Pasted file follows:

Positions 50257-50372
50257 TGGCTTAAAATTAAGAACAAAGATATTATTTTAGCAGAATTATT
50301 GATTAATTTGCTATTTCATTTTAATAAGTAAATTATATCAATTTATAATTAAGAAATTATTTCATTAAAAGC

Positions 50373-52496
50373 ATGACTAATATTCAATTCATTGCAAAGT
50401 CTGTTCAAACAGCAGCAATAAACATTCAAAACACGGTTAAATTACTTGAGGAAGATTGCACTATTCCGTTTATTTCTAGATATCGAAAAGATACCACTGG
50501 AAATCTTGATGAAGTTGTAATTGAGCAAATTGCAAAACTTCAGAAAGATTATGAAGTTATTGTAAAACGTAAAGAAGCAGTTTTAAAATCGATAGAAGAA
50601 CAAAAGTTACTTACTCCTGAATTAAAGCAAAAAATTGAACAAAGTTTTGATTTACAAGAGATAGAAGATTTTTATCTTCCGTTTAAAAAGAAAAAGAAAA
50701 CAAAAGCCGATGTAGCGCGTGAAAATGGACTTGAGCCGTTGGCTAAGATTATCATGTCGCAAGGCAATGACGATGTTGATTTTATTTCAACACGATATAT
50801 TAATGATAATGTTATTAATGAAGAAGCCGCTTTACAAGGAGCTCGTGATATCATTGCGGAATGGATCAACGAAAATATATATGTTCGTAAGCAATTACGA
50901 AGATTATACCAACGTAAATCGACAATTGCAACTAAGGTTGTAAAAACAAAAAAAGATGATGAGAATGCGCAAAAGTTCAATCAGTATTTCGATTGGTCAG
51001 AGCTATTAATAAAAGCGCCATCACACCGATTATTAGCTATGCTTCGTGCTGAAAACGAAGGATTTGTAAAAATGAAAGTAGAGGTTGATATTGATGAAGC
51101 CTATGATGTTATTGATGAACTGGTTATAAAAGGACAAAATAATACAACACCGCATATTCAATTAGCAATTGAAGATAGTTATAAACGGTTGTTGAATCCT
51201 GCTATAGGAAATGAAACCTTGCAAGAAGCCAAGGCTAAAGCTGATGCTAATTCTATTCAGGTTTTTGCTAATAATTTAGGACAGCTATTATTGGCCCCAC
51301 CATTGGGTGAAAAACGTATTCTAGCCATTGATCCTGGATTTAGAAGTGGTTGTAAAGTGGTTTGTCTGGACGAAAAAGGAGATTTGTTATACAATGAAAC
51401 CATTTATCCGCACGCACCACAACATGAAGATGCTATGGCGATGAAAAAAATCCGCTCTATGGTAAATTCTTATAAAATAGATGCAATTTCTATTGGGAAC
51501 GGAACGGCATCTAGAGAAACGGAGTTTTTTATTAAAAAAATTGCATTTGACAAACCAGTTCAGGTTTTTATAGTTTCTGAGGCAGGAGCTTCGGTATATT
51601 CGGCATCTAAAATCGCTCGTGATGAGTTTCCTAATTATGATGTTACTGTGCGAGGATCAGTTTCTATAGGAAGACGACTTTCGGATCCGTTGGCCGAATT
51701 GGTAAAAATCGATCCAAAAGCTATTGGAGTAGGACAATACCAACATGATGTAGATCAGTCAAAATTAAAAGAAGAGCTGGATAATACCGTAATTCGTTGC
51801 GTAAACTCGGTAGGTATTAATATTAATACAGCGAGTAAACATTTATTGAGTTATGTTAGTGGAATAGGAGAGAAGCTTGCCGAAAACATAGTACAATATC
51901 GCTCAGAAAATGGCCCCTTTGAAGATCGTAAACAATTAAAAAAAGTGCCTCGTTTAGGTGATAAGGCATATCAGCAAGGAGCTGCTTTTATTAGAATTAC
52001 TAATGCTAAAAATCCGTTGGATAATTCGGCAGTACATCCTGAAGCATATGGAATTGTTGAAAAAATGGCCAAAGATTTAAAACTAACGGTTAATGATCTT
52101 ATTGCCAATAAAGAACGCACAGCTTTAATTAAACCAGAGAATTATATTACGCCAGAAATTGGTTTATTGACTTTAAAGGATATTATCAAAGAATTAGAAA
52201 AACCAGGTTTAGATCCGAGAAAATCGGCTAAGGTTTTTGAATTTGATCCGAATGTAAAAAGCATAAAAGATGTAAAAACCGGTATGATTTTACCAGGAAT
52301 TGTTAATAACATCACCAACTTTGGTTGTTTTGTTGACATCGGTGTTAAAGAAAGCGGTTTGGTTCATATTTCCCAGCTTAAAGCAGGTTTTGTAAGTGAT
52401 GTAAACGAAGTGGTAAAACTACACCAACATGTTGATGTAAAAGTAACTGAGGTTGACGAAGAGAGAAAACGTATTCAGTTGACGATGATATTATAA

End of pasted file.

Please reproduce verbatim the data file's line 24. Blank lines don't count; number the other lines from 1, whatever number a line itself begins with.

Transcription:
52201 AACCAGGTTTAGATCCGAGAAAATCGGCTAAGGTTTTTGAATTTGATCCGAATGTAAAAAGCATAAAAGATGTAAAAACCGGTATGATTTTACCAGGAAT